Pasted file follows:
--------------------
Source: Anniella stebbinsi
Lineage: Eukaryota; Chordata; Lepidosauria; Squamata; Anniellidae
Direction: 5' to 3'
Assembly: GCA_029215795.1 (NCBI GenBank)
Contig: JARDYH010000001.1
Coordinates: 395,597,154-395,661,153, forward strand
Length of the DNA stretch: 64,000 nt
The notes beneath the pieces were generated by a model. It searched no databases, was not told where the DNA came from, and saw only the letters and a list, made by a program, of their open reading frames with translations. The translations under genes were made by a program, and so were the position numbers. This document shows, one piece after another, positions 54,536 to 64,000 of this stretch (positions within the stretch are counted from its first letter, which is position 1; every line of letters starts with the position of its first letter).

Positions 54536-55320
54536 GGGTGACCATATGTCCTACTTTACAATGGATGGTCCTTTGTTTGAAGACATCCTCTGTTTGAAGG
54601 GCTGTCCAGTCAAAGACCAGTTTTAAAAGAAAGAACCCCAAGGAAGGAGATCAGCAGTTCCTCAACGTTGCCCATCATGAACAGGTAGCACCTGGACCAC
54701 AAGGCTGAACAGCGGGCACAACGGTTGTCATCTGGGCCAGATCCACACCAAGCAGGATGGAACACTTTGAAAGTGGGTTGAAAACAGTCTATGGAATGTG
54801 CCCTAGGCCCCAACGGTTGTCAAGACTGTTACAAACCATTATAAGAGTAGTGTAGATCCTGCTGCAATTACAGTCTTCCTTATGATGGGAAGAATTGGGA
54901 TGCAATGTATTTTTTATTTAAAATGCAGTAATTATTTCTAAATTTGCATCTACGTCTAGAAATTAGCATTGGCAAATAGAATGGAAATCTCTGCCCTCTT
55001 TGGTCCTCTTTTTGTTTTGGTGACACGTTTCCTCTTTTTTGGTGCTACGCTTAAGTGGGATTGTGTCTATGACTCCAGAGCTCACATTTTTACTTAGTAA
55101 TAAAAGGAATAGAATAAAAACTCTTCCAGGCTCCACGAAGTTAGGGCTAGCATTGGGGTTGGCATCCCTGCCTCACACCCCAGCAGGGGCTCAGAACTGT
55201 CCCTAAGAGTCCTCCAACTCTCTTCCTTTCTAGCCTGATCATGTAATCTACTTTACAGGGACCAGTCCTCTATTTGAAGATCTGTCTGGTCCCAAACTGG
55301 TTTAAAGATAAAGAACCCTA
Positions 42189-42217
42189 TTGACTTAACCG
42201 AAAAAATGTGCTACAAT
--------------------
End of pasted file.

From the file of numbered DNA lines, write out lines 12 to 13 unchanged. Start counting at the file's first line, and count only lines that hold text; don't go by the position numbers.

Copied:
54701 AAGGCTGAACAGCGGGCACAACGGTTGTCATCTGGGCCAGATCCACACCAAGCAGGATGGAACACTTTGAAAGTGGGTTGAAAACAGTCTATGGAATGTG
54801 CCCTAGGCCCCAACGGTTGTCAAGACTGTTACAAACCATTATAAGAGTAGTGTAGATCCTGCTGCAATTACAGTCTTCCTTATGATGGGAAGAATTGGGA